Long Island doctor accused of plotting murder for hire in court to face new charges

A cardiologist from Long Island accused of having another doctor's office torched before hiring undercover officers to have him hurt or killed was back in court Monday as a grand jury announced new charges in connection with the case.

In addition to arson, burglary and a slew of other charges, Dr. Anthony Moschetto is now facing 14 counts of criminal possession of a weapon. He pleaded not guilty and is due back in court on December 9. . If convicted on the top charge, Moschetto faces up to 25 years in prison.

Moschetto is accused of hiring an intermediary to have his former partner's office torched and - when that fire resulted in only minor damage - seeking someone to attack the man, prosecutors said. Moschetto allegedly said he would pay $5,000 to have the man beaten and $20,000 to have him killed and wanted the attack to happen in early May while he was out of town, prosecutors said. He was caught on video giving an undercover officer $500 in cash and three dozen blank prescriptions as a deposit, according to authorities.

Investigators found a cache of weapons, including dozens of knives, guns and a hand grenade, in a secret room that was accessed through a motorized bookcase.

James Chmela, 44, of Selden, and James Kalamaras, 41, of Suffolk County, were also arrested in connection with the scheme and have pleaded not guilty.

The alleged murder-for-hire scheme was discovered when an undercover police investigation involving the purchase of Oxycodone pills led to the additional undercover purchases of heroin and two fully loaded assault weapons, as well as the seller's pursuit of dynamite for the purpose of blowing up a property.

During the course of the investigation, it was discovered that the assault weapons and prescriptions for the pills were originally acquired and transferred to the seller by Dr. Moschetto, who sought to pay for the arson of a fellow cardiologist's office, as well as the murder of the fellow cardiologist, partially through the illegal transfer of prescriptions and the weapons.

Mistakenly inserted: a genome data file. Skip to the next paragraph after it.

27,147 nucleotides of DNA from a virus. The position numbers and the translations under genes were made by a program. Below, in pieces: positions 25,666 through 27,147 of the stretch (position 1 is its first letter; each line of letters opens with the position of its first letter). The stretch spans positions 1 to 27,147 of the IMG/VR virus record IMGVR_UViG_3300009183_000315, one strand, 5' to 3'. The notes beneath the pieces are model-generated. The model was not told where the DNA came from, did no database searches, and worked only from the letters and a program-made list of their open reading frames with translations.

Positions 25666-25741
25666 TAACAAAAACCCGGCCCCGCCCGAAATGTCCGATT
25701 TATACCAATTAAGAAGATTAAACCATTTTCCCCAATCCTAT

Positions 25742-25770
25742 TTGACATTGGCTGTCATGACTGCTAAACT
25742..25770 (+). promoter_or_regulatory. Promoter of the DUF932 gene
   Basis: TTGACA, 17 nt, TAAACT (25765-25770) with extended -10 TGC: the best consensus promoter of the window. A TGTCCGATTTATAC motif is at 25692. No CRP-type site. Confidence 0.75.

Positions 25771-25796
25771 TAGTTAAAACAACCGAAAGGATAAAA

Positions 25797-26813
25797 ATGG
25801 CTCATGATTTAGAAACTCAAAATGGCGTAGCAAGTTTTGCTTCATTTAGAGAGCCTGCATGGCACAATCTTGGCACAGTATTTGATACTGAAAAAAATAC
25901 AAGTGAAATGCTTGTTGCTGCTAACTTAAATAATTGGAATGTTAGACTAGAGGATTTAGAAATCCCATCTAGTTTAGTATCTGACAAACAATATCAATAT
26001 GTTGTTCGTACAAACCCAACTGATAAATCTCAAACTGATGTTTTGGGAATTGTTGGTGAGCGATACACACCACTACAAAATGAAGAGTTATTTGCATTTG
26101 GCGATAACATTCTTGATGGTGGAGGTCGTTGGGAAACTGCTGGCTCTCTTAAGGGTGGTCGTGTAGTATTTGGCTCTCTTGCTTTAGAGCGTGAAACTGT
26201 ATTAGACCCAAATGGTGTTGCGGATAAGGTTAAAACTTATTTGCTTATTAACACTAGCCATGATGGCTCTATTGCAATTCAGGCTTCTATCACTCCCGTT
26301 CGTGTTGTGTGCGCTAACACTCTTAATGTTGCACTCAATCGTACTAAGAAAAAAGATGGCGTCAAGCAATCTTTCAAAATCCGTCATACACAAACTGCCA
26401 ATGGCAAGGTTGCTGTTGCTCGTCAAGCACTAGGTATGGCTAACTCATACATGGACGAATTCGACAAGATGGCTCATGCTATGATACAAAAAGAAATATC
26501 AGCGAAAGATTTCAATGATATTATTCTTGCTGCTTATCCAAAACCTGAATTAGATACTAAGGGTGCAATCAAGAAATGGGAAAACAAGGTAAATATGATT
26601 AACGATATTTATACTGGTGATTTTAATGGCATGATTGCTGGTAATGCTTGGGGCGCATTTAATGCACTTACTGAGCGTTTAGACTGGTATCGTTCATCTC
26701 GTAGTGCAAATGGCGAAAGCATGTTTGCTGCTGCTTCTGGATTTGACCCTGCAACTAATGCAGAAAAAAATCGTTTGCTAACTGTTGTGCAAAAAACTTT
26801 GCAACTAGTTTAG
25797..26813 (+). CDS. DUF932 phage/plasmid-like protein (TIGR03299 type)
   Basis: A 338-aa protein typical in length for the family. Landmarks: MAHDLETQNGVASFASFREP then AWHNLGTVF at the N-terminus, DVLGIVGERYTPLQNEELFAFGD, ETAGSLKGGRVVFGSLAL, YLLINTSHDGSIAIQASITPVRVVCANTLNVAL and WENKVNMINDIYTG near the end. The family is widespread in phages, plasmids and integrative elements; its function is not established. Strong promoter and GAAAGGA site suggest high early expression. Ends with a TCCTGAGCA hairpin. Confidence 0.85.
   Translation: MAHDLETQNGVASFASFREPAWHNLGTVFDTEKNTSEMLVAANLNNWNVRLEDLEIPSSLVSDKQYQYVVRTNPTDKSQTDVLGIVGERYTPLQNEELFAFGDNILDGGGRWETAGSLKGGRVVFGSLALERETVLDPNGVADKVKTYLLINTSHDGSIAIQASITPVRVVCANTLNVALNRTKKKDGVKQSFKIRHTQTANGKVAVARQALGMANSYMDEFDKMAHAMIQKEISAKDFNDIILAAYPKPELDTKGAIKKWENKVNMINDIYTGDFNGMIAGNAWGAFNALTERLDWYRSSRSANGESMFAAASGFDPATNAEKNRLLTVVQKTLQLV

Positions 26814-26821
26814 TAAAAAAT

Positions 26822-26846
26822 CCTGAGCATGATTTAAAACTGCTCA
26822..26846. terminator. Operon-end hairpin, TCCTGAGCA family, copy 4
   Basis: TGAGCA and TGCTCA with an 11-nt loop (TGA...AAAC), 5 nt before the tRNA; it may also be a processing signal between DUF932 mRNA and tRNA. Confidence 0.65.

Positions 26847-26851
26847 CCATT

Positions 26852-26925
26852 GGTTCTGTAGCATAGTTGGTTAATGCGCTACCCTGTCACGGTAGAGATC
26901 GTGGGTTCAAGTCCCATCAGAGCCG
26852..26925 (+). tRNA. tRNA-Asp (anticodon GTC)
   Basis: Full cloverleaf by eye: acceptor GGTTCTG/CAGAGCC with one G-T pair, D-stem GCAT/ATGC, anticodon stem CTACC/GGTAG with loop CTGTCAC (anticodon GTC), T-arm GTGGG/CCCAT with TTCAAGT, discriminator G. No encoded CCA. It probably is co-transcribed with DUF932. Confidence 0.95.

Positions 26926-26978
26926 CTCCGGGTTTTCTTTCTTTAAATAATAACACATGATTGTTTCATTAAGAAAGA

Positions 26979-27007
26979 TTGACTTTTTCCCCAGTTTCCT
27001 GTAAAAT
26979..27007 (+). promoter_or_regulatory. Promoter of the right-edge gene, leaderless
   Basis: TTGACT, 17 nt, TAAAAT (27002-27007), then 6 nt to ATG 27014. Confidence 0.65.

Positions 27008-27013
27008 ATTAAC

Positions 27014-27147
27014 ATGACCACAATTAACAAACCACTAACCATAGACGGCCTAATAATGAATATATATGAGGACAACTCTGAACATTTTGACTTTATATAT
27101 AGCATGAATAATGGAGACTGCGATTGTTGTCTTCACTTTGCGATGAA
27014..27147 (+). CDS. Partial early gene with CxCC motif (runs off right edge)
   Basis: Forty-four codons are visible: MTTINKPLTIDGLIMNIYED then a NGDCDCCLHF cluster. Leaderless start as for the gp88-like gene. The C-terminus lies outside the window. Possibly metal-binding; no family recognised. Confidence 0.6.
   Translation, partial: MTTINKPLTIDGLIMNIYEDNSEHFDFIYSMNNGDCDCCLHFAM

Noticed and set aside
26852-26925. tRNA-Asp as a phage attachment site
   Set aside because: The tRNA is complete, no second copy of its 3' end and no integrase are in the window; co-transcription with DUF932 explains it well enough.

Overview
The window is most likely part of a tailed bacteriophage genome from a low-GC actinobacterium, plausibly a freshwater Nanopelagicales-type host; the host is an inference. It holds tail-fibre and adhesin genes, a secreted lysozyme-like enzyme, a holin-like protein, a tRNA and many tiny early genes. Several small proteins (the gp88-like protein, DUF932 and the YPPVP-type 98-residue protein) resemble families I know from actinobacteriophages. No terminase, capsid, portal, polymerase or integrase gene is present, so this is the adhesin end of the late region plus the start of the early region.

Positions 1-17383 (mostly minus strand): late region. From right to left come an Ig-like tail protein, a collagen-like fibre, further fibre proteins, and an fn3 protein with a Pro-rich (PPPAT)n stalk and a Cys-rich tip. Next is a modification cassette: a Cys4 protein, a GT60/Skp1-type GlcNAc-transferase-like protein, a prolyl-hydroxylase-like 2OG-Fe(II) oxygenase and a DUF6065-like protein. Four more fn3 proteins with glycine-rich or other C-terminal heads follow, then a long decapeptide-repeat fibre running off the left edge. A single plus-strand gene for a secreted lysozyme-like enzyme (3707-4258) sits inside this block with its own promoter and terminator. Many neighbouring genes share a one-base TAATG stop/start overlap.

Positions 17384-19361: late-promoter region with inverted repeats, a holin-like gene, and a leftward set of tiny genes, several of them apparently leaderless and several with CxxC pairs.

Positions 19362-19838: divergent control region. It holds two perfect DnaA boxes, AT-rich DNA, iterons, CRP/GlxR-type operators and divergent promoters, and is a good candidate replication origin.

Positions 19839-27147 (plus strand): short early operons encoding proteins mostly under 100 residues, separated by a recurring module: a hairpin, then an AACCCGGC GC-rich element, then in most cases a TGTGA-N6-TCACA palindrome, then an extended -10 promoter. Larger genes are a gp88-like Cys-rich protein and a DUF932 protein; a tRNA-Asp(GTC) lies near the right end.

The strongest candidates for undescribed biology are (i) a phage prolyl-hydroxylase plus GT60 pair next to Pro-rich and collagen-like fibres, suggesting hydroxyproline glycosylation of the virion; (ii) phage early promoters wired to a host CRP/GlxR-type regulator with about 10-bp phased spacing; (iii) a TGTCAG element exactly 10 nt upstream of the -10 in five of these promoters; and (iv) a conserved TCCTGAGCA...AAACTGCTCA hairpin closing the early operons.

The case dates back to December 2014, when authorities say the first of six undercover drug buys from the seller, until March 2015, was conducted. During this period of time, the drugs sold to undercover detectives included 410 Oxycodone pills and 198 bags of heroin.

Also sold to an undercover detective during the fourth buy, on Feb. 10, was one Israeli Military Industries brand Uzi 9-mm semi-automatic assault weapon with a 25-round magazine, one Norinco brand SKS 7.62 x 39 mm semi-automatic assault weapon with a 30-round magazine, and ammunition for both. Authorities say Chmela took part in this sale, along with the unnamed seller.

During the second buy of the investigation, on Jan. 22, the seller informed the undercover detective that he needed dynamite to blow up a building. During the sixth buy, on March 12, the seller said he no longer needed dynamite because he had a friend set fire to the building instead. That friend is alleged to be Kalamaras.

Chmela is alleged to have also taken part in the arson, with the fire believed to have been set on or around February 22. The fire damaged but did not destroy the office of another cardiologist, whose relationship with Dr. Moschetto had soured due to a professional dispute.
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